Exploring Loss and Healing
- Paul Morin (Illustrator) and Maxine Trottier (Author)
Mr. Hiroshi's Garden. Fitzhenry & Whiteside (purchase at Amazon.ca)
- Andrea Spalding (Author), Alfred Scow (Author), and Darlene Gait (Illustrator)
Secret of the Dance. Orca Book Publishers (purchase at Amazon.ca)
- Veronika Martenova Charles (Author), Annouchka Gravel Galouchko (Illustrator), and Stéphan Daigle (Illustrator)
The Birdman. Tundra Books (purchase at Amazon.ca)
Reviewed by Judith Saltman
Three recent Canadian picturebooks address historical and contemporary social justice issues. Two of the titles are set in Canada, and are concerned with the Japanese-Canadian internment camps and the outlawing of the West Coast Potlatch. One is set in India. All of them implicitly consider cultural continuity through the passage of values from a generation of elders to children of their own culture or to outsiders who respect and value that culture.
Maxine Trottier’s Mr. Hiroshi’s Garden, a historical, West Coast picturebook, was originally published as Flags in 1999. Reissued in paperback under a different title and with a new cover, it is identical in text and illustrations to the earlier publication. Maxine Trottier has written many picturebooks with Canadian historical narratives, ranging from Laura Secord to Louis Riel. Here, she observes the internment of Canadian citizens of Japanese heritage during the Second World War as a childhood memory, told in the first person, from an outsider’s perspective. Mary, the prairie-born narrator, recalls the summer during World War II that she spent at her grandmother’s home overlooking the Pacific. She meets a neighbour, Mr. Hiroshi, and discovers his traditional sand-and-moss Japanese garden, the blue irises or flags, and the pond with koi fish. Her friendship with Mr. Hiroshi is disrupted when he is taken away to an internment camp. Although Mary cares for his abandoned garden, Mr. Hiroshi’s house is sold and his garden destroyed. Mary and her grandmother rescue the koi and transplant the flag bulbs in Mary’s prairie backyard. Mr. Hiroshi’s tranquil and beautiful garden is a symbol of peace, and its continuity through Mary’s attention and care into another location offers a glimmer of tolerance and understanding. The story’s tone is bittersweet, not sentimental or exploitative, but hopeful. Paul Morin’s expressionistic oil paintings on canvas are stunning in their realism, light, and texture. Figures and portraits are subtly emotional and the shimmering, fragmented light of the garden, on the water lilies, pond, and golden carp, evokes the magic of western-styled Monet garden paintings rather than traditional Japanese art.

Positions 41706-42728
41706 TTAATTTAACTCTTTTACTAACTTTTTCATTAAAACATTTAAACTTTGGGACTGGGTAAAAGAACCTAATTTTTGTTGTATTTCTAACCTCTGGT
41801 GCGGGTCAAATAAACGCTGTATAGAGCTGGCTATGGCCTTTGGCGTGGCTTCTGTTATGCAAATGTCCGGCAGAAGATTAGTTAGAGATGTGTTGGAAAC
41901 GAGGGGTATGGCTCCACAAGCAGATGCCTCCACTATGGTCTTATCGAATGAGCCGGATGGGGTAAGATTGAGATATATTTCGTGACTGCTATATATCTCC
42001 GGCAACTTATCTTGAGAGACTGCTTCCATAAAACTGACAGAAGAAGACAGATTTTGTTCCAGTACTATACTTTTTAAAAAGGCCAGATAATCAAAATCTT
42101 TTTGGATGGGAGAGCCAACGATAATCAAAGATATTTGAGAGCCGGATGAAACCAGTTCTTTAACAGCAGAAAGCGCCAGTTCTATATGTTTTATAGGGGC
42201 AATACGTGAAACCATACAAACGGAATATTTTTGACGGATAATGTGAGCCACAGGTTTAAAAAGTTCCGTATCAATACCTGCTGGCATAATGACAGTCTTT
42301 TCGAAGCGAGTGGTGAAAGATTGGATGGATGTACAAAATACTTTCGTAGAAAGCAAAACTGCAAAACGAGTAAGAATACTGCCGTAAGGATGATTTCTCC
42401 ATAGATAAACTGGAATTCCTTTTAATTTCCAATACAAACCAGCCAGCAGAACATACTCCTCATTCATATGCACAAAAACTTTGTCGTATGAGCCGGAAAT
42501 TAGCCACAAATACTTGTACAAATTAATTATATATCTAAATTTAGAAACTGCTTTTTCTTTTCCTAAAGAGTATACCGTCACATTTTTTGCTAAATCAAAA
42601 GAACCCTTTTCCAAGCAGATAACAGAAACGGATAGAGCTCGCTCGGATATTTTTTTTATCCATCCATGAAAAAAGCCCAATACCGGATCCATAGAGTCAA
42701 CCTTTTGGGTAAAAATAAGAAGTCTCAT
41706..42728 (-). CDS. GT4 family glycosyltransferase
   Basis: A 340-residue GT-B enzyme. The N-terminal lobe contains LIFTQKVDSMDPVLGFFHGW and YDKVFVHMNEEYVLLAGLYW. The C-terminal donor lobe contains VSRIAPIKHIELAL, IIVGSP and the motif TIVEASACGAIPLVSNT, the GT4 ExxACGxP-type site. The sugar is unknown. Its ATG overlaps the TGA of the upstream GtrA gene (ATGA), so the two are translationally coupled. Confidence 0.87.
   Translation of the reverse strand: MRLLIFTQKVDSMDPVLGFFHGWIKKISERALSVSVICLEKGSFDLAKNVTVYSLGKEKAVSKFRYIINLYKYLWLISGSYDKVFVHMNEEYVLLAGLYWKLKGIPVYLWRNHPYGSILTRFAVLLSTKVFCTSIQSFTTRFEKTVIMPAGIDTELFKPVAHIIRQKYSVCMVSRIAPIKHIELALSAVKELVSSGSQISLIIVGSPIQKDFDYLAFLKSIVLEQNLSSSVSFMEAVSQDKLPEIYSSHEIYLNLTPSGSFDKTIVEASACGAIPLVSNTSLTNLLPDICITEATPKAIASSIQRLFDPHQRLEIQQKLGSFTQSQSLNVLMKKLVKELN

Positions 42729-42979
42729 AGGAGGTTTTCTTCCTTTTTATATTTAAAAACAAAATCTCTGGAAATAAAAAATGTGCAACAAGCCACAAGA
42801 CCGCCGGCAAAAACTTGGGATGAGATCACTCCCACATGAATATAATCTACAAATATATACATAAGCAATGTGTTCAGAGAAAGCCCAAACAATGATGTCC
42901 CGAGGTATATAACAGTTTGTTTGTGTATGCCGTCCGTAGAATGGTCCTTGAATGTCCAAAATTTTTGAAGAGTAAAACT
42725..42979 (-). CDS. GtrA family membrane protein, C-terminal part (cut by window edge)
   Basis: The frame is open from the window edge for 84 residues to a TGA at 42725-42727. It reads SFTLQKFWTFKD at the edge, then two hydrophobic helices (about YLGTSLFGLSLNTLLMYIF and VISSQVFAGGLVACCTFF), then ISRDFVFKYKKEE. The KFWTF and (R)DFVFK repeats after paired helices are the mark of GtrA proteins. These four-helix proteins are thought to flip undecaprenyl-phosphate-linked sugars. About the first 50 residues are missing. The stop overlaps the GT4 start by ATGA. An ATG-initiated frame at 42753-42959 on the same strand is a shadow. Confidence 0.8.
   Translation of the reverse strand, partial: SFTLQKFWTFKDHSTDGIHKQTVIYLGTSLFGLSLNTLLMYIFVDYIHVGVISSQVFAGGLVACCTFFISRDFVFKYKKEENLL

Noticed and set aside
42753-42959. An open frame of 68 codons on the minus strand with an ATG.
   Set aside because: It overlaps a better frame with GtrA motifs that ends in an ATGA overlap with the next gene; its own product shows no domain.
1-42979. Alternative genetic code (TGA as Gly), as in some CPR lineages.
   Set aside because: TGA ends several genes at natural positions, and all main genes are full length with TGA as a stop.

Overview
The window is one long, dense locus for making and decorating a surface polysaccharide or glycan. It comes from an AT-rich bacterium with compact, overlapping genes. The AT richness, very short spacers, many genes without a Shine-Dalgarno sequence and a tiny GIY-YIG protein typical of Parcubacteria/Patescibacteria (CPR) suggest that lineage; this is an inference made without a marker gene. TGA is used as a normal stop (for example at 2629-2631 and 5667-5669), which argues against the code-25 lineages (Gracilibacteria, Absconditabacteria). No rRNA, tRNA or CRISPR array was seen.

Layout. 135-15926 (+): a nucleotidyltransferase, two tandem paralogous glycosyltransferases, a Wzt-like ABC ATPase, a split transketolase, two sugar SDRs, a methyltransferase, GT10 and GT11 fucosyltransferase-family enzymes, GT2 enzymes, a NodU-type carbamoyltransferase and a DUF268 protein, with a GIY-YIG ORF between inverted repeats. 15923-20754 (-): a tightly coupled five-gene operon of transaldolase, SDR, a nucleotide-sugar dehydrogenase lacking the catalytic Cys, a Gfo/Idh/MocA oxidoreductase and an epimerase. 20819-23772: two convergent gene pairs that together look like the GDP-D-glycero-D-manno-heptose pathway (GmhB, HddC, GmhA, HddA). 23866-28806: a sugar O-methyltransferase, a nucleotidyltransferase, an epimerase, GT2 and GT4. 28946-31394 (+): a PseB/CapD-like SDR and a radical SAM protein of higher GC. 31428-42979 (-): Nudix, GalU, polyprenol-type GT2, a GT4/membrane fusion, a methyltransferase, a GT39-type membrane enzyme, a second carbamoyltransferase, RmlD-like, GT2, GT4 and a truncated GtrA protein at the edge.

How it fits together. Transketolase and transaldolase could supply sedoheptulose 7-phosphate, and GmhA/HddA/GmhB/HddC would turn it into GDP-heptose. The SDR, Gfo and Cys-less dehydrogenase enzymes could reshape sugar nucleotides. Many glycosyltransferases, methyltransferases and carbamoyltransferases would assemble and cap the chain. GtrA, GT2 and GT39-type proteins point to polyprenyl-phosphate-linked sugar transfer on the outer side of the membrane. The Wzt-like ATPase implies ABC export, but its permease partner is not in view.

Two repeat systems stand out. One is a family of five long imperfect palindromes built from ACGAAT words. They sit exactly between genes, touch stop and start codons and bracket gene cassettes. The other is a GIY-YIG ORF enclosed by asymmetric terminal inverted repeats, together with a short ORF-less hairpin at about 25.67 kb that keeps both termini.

British Columbia’s Orca Books has released a picturebook collaboration by Aboriginal and non-Aboriginal creators. In Secret of the Dance, Andrea Spalding co-authors the text with Judge Alfred Scow, elder of the Kwakwa’wakw Nation. The narrative is described as “fiction but . . . based on an incident in the life of the child Watl’kina.” Scow’s fictionalized memoir is set in 1935, when, at age nine, he witnessed an illegal Potlatch, secretly held by his family at British Columbia’s Kingcome Inlet by his family as a memorial for his grandfather. The Potlatch is held when the children are sleeping, but the boy Alfred, Watl’kina, is awakened and drawn to the singing and drumming. Hidden in the shadows of the Big House, he observes masked dancers, drums, the family’s ceremonial regalia, and recognizes his father dancing. His personal sense of culture and identity is deeply affected by his bearing witness to this act, culturally powerful and bravely defiant. The voice of the adult recalling a profound and transformative childhood moment is more immediate and credible than that Trottier constructs in Mr. Hiroshi’s Garden. Unlike Mr. Hiroshi’s Garden, an afterword offers historical context and personal details of Scow’s experiences, including the imprisonment of his family members for refusal to give up the regalia to the government.